17. 17 Vanessa Rumble, ‘To Be as No-One: Kierkegaard and Climacus on the Art of Indirect Communication’, International Journal of Philosophical Studies 3 (2) (1995), p. 312, emphasis mine. See also Garff, Søren Kierkegaard, p. 229; Elin Fredsted, ‘On Semantic and Pragmatic Ambiguity’, Journal of Pragmatics 30 (5) (1998), p. 531; and Louis Pojman, The Logic of Subjectivity: Kierkegaard's Philosophy of Religion (Tuscaloosa: University of Alabama Press, 1984), p. 148.

  18. 18 Genia Schönbaumsfeld, A Confusion of the Spheres: Kierkegaard and Wittgenstein on Philosophy and Religion (Oxford, Oxford University Press, 2007), p. 30, emphasis mine.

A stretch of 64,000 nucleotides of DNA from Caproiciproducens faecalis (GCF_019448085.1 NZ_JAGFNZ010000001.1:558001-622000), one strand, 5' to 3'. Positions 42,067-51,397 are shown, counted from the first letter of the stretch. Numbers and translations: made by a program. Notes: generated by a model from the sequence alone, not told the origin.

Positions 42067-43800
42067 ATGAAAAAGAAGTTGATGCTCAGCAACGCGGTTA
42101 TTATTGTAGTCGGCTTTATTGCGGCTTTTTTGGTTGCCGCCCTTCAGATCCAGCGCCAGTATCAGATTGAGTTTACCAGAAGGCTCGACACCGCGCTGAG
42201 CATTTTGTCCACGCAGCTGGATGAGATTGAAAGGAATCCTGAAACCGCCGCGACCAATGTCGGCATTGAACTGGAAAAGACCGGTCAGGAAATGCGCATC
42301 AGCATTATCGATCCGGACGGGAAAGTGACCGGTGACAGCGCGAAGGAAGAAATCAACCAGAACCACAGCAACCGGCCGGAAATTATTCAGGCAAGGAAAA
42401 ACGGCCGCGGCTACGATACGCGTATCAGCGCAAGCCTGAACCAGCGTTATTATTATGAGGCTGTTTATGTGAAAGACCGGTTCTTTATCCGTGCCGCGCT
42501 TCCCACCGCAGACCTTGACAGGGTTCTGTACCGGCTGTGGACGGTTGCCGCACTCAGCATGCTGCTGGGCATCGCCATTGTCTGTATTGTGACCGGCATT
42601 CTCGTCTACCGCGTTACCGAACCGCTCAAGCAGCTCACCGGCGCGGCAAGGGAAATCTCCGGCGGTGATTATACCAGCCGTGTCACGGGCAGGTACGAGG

19. 19 Evans, Kierkegaard's Fragments, p. 105.

  20. 20 Steven, M. Emmanuel, Kierkegaard and the Concept of Revelation (New York: State University of New York Press, 1996), p. 141.

  21. 21 John Lippitt, Humour and Irony in Kierkegaard's Thought (London: Macmillan Press, 2000), p. 5.

  22. 22 Jolita Pons, Stealing A Gift: Kierkegaard's Pseudonyms and the Bible (New York: Fordham University Press, 2004), p. 92.

  23. 23 For a more detailed treatment of a postmodern approach to indirect communication see Turnbull, ‘Kierkegaard and Contemporary Philosophy, pp. 177–78.

  24. 24 Søren Kierkegaard, Journals and Papers (Vol. I.) (Indiana: Indiana University, 1967), pp. 267–308.

  25. 25 Søren Kierkegaard, Hong and Hong (trans.), Practice in Christianity (Princeton: Princeton University Press, 1991).

  26. 26 Kierkegaard, Concluding, p. 72.